Dangling references are fairly easy to avoid, but we’ll show a case where this can happen in practice in lesson 8.5 -- Pass by reference.

References aren’t objects

Perhaps surprisingly, references are not objects in C++. A reference is not required to exist or occupy storage. If possible, the compiler will optimize references away by replacing all occurrences of a reference with the referent. However, this isn’t always possible (we’ll see an example of such in lesson %Failed lesson reference, id XX%), and in such cases, references may require storage.

This also means that the term “reference variable” is a bit of a misnomer, as variables are objects with a name, and references aren’t objects.

Because references aren’t objects, they can’t be used anywhere an object is required (e.g. you can’t have a reference to a reference, since a reference must reference an object). This comes up most often in the context of arrays, since C++ won’t let you create an array of references. However, such limitations are avoidable in most cases by using std::reference_wrapper (which we cover in lesson 10.3 -- Aggregation).

Owners and viewers


8.4 -- L-value references to const
8.2 -- Value categories (r-values and l-values)

21 comments to 8.3 — L-value references

  • papagym177

    In the code below, nValue is assigned 6 & rnRef is assigner 7. So how do they they get incremented by 1 in the rest of the snippet? This is really confusing.

    nValue = 6; // nValue is now 6
    rnRef = 7; // nValue is now 7

    cout << nValue; // prints 7
    cout << rnRef; // prints 8

    I would think if you reference something it has the same value as what it references.

  • runner

    the following code does not compile:

    int main()
    	int nValue = 4;
    	const int &rfValue = nValue;
    	int &rfRef1 = rfValue;
    	return 0;

    the error is:
    error C2440: 'initializing' : cannot convert from 'const int' to 'int &'

    if the first reference is not const, or both are const, then the code compiles. what is the problem?

    • This doesn't work because you are trying to set a non-const reference to a const value. Making a variable const essentially means the variable is read-only, and can not be written to. When you assign non-const reference rfRef1 to const reference rfValue, you're saying that you want to write to a value that was previously defined as const, which is a violation of rfValue's constness. Const is meant to be a guarantee, not a guideline or something that can be discarded when it's no longer convenient.

      If you want to modify nValue via reference, assign rfRef1 directly to nValue.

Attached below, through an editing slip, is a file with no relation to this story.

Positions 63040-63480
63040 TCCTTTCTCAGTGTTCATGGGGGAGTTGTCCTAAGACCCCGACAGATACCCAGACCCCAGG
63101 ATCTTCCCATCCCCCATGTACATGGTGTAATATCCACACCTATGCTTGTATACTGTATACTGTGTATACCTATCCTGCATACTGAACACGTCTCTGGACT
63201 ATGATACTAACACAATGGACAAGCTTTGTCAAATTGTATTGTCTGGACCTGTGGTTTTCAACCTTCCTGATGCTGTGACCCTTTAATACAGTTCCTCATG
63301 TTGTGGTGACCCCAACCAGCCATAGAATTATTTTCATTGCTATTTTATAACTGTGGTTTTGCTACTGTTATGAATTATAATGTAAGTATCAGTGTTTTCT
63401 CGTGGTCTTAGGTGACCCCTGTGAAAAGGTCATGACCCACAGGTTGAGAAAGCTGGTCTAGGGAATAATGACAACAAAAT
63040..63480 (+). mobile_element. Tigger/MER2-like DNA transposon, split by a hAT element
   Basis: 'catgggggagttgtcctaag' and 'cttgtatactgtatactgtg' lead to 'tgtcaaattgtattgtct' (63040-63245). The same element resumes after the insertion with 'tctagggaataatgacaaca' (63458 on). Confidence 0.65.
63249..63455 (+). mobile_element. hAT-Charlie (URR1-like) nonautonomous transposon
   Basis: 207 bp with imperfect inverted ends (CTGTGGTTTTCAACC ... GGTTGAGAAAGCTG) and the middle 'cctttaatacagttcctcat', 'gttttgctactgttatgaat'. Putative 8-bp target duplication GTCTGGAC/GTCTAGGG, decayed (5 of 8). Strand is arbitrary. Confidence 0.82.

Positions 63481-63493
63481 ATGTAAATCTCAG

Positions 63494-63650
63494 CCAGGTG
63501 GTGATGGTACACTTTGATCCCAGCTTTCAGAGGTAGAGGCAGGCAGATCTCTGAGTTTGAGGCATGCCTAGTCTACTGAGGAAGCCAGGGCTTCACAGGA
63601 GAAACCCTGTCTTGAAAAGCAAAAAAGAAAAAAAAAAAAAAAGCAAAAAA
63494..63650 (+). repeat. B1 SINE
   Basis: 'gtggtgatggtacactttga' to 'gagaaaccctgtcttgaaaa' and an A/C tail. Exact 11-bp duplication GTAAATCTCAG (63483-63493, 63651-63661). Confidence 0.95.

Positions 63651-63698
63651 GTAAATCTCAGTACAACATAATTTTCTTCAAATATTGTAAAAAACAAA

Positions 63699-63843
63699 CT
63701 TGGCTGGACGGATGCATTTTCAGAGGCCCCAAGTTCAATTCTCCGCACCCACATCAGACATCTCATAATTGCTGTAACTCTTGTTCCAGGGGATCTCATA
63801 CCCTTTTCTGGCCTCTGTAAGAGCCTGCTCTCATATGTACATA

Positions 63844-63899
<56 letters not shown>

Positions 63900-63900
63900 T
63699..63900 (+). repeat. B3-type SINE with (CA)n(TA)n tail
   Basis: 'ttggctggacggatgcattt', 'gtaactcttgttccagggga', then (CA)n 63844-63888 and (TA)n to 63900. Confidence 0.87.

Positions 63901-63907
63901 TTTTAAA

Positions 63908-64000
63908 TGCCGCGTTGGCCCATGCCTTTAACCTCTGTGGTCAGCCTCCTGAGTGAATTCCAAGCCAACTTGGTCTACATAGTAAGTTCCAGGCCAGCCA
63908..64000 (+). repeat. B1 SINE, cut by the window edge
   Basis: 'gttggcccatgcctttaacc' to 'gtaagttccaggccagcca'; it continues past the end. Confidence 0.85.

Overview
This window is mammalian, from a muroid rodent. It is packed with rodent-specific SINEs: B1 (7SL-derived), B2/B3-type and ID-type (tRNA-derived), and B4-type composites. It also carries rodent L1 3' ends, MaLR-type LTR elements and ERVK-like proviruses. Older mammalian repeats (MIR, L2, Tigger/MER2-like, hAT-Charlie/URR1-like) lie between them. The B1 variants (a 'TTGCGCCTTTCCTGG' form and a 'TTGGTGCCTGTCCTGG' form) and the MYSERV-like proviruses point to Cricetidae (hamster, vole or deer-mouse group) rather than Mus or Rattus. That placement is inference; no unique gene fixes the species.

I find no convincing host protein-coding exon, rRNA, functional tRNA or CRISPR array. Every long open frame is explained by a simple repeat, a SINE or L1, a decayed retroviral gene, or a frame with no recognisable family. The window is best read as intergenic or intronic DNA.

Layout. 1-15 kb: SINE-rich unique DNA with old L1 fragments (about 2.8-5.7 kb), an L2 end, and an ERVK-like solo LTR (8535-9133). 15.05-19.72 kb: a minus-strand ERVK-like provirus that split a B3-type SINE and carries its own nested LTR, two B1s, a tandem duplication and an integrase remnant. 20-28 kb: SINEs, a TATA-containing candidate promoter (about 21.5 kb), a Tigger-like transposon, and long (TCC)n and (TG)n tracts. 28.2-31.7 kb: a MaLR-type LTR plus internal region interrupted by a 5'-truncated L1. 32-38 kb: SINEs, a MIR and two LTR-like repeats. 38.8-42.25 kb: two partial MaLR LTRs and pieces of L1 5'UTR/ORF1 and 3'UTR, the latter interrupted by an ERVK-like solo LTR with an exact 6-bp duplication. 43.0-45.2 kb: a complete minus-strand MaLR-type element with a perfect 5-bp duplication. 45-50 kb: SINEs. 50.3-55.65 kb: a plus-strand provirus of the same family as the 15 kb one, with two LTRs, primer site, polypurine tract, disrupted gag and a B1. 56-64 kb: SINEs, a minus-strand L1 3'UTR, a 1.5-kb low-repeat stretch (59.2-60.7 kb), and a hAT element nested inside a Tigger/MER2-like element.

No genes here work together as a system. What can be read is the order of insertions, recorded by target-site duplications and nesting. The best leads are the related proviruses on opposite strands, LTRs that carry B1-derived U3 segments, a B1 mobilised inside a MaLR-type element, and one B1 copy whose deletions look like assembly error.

• afds

    So references are basically like typedefs instead that they don't change names of data types but of variables.

  • Alex, just another happy and impressed reader of your C++ Tutorials. I've been reading the book C++ Primer Plus and it's a good book, but it sometimes overwhelms the student with too much information on what's being taught and not on what needs to be learned.

    Your Tutorial is in my opinion far superior to C++ PP. It has really helped me get a better grasp of this language.

    Thank you for bringing the human element to this tutorial and making it easier to understand.

    Note: You should consider making this Tutorial into a book. It's better than what I've seen being offered out in the world.

    Take care and best of luck in your endeavors.


  • Hi alex,
    doing great job .
    i am fresher attending campus placement.
    please mention which topics in C++ needs to be focussed from interview point of view.
    also post some tricky questions associated with c++ and reference variables which wil be useful for us in interview.

    continue job for welfare of programmers!!!!!!!!!!!!!!!!!!

  • el-mudo

    Hey Alex, I would like to thank you for the GREAT tutorial. It's been very useful for me so far in migrating from C and the simple (very human) language makes it easy to understand even for people with no coding experience

    And good point in the comment up here, i'm pleased to see i'm learning from someone who realy knows what he's talking about xD

    Now, when somebody asks me where to learn cplusplus, it's your site I'll recomend (unfortunately most pleople I know wont be very pleased to have to translate it so then can understand)

    keep the good work!

    (eh, sorry for the bad english)

  • Zafer

    I have a question about the statement: "You can assign const references to literal values, though there is typically not much need to do so: const int &rnRef = 6;"

    In another tutorial, I read that a reference variable needs an accessable address. When we declare a reference variable we can only assign something that has a valid address. In other words, the thing we are assigning should be an l-value. However, constant literals do not have predefined memory address therefore cannot be assigned to a reference variable. Please correct me if I'm wrong.